Neurons (white) connecting the motor cortex to the larynx allow mice to copy their rivals’ ultrasonic
serenades.

Photograph by Gustavo Arriaga and Erich Jarvis / Duke University

Melody-Modifying Mice

An unexpected brain connection reveals that mice can learn new features of their songs.

Many a man believes the way to a woman’s heart is by wooing her with a song. Apparently, mice think so too. New research by HHMI investigator Erich Jarvis shows that a mouse can alter the pitch and sequence of its ultrasonic serenade to match those of its rivals, which may increase its chances of winning the affection of nearby females.

In addition to the squeaks we would recognize, a male mouse can belt out tunes too high-pitched for humans to hear. But by recording the sounds and lowering their pitch on playback, we can also appreciate the melodies. These songs, thought to be part of courtship, have long been considered innate rather than learned. However, researchers noticed that the vocalizations sound similar to those of songbirds, which can modify melodies on the basis of what they hear. “That led me to question whether or not mice have any type of vocal learning behavior,” says Jarvis.

Vocal learners such as humans and songbirds have a strong direct connection between their motor cortex, which manages fine motor control, and the part of their brainstem that tells the larynx how to move. Jarvis and his graduate student Gustavo Arriaga discovered that mice do too. “It’s not exactly what we see in humans,” says Jarvis, whose lab is at Duke University Medical Center. “In mice there are a few connections, but in songbirds and humans there are a lot.”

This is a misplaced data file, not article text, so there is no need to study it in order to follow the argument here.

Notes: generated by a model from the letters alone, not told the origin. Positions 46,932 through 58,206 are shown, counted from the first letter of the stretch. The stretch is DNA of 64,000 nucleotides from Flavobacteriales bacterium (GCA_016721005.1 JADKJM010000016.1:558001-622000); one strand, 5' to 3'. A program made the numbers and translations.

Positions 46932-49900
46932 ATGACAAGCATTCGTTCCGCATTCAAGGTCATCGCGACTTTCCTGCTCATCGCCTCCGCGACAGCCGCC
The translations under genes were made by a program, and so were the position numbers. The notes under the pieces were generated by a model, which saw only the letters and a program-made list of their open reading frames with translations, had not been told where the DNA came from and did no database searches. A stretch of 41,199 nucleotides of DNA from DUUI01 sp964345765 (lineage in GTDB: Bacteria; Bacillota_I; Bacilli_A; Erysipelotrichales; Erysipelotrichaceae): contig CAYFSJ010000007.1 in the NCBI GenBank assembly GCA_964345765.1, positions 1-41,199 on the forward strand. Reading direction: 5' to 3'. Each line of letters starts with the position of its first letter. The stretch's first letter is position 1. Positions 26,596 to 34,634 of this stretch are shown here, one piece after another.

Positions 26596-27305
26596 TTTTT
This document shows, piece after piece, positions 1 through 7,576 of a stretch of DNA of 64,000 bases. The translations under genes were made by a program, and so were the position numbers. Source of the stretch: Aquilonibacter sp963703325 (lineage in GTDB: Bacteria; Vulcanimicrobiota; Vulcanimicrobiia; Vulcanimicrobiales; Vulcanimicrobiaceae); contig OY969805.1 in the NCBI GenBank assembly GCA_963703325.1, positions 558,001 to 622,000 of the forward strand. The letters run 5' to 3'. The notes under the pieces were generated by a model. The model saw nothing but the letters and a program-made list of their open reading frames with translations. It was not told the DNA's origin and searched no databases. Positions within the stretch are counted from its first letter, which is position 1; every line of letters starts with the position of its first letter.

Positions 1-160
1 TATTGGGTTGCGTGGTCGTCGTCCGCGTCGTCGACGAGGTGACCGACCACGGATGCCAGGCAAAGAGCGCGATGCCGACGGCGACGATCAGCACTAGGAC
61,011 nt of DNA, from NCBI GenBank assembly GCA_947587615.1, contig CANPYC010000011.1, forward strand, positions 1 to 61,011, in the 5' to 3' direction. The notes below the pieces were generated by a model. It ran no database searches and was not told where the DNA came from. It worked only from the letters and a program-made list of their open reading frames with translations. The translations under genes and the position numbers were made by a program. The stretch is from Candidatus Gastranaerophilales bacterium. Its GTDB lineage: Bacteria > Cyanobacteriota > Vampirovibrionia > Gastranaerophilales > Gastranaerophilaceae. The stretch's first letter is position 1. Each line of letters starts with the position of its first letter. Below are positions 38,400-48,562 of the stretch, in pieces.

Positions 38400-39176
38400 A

The researchers also found that when two male mice are placed in a cage with a female, the smaller, presumably less dominant, male shifts the pitch of his song to match that of the other male. Their findings, published October 10, 2012, in PLoS ONE, contradict a long-held assumption that mice are not vocal learners.

“We think that mice are vocal learners but to a limited degree,” says Jarvis. “This is not an all-or-none type of behavior. We propose it is a continuous spectrum of traits.” Mice fall somewhere in the middle. Next, Jarvis plans to figure out whether other animals, such as nonhuman primates, have overlooked learned vocalizations.

Click on the mice to hear them sing.

Scientist Profile

Investigator
Duke University
Molecular Biology, Neuroscience

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